Guímaro Finca Meixeman Mencia

Like many of you, I’m in a book club that meets once a month. And, I presume, like many of your book clubs, catching up with one another and sharing a few bottles of wine takes up the majority of every "meeting." It probably won’t surprise you to know that my book club is made up of women that work in the wine industry, so rather than the one or two customary bottles on the table, there’s more like ten or twelve. So to stand out from the bounty of bottles on the table, a wine has to be pretty outstanding - especially towards the end of the evening, which is coincidentally when this near perfect Mencia stopped me mid-sentence a few months back.

My good friend Claire (the same Claire that served as the harvest intern on that delicious Texier Roussanne in your November collection) showed up a little late to this particular book club. A few hours into the evening, she quietly set down a bottle I'd never seen on the table before joining the scene. Not one to miss out on tasting something new, I poured myself a sip while chatting away and was immediately floored. “What is this? Mencia? Whatever it is, please tell me this is a wine I can feature for the club!”

What captivated me was the incredible complexity of this wine. It's powerful, with a strong tannic and smoky finish, but in the middle, it has this perfect balance between ripe fruit and a sort of savory, salty bitterness. With aromas of tobacco and earth, black cherry and plum, and a potpourri of black peppercorn, cardamom, and licorice on the finish, it's a meaty wine that's unsurprisingly perfect for pairing with meat. It’s delicious with smoked and grilled steaks, charcuterie, braises and stews, as well as with wild game like venison and duck. It’s even great with corned beef - just in time for Saint Patty’s Day! For the veggie-lovers, it would also pair deliciously with smoked or grilled mushrooms and bell peppers, lentils, or vegetarian chilis.

To get the absolute best out of this bottle, I recommend decanting into a larger vessel or opening a few hours before you sit down to the table. I would also avoid pairing it with overly bitter or spicy foods because they might shift the balance of the wine into an overly tannic and bitter territory

Curious to learn more?

For a long time now, the northwest corner of Spain was only known for zippy white wines made from the Albariño grape. These white wines hit it big in the 90s. Riding on the coattails of recognition and arguably overproduction, it reigned supreme for the next two decades. Hiding below the radar though, was the Mencia grape from the same region - a grape similar to Cabernet Franc in its herbal and chili pepper notes, and like Syrah with its black pepper and elegant floral bouquet. Thankfully, the last few years have seen a real elevation in quality and reputation of Mencia from Galicia, especially from the small regions of Ribeira Sacra and Bierzo.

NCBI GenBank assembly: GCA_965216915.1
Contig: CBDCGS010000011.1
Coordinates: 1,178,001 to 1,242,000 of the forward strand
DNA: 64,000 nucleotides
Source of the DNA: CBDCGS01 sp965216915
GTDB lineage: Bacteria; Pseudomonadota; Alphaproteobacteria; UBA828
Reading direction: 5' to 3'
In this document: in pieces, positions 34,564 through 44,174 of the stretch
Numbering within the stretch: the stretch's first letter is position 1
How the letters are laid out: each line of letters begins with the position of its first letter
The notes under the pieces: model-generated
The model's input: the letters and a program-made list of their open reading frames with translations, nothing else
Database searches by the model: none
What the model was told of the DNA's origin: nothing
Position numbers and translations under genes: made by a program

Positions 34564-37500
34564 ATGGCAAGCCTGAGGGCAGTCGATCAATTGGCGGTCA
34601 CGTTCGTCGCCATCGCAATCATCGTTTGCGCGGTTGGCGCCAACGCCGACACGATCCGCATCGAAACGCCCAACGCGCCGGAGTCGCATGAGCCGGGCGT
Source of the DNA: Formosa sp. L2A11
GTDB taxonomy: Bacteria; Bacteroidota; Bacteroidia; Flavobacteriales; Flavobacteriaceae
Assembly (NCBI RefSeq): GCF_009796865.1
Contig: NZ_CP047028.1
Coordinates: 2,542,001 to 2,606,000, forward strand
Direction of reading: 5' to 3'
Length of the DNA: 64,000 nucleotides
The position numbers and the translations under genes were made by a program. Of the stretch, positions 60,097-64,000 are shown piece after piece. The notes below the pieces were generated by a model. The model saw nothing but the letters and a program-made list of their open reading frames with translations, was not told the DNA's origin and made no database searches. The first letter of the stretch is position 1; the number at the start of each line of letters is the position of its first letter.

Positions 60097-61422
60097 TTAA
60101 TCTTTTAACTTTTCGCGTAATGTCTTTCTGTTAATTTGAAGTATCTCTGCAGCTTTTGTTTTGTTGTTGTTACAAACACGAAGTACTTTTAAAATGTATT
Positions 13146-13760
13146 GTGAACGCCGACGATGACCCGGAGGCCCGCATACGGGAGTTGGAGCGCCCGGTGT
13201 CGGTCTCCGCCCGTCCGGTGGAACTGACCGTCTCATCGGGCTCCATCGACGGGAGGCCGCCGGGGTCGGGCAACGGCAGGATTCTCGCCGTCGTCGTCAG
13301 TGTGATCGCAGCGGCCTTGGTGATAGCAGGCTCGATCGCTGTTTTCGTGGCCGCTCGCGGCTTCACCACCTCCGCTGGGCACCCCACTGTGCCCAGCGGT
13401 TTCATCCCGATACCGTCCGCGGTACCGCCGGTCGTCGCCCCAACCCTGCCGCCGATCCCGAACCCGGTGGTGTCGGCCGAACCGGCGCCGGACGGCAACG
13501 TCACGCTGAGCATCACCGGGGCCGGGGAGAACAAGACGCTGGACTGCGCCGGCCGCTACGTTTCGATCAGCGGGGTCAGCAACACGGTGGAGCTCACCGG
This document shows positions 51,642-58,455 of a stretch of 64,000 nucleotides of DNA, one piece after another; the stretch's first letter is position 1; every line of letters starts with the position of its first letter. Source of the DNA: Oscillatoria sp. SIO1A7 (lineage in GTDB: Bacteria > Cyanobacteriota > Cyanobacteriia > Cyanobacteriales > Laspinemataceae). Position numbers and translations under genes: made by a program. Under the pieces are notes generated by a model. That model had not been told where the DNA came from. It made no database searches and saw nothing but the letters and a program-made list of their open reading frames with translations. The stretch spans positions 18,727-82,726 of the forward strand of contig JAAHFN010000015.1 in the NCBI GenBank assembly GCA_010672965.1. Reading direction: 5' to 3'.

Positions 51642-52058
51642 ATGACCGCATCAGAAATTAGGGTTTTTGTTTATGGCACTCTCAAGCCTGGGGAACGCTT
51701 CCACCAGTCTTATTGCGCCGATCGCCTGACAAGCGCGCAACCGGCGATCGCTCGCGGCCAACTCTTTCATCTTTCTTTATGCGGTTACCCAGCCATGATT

The vineyards of Ribeira Sacra, which means sacred river, are steeply terraced and quite treacherous to work by hand. According to our importer, Jose Pastor,

“Winegrowing here is not for the faint of heart; it takes spirited determination, unwieldy optimism, a sense of tradition, and a willingness to collaborate.”

Pastor goes on to say that all of these qualities are embodied by the young Pedro Rodriguez of Guimaro, the winemaker of this killer Mencia in our collection. Winemaking for Pedro is, and has been for many generations, a family affair. Not wanting to shoulder their son with the entire weight of the winery, you'll find his parents still working the vineyards by hand each day. It wasn’t until 1991 though that the family established an official winery for commercial production. Before then, they merely made wine for themselves and distributed the rest to the local canteens. They started out making simple young wines, but have since evolved into making expressive and age-worthy single vineyard wines that have forced sommeliers around the world to take note. To increase the quality and complexity of their wines, Pedro led an effort to reduce yields on each vine, put an end to using chemical fertilizers on the soil, and paid close attention to the way each unique exposition of a vineyard towards the sun affected the way each wine developed.

This particular Mencia comes from a small parcel of seventy-year-old vines that are foot tread by the family - no machine crushers here - before the whole grape clusters are fermented in open-top barrels. The reputation may be new for Mencia from this region and wine producing family, but their method of producing wines and caring for their vineyard is nothing but traditional. I look forward to watching this new generation of winemakers in Galicia continue to grow the reputation and reach of Mencia around the world. For anyone looking for an example of just how good Mencia can taste, you can’t do better than this bottle in our collection!

        *Photos of Pedro and the vineyards courtesy of Jose Pastor Selections and Pedro Perez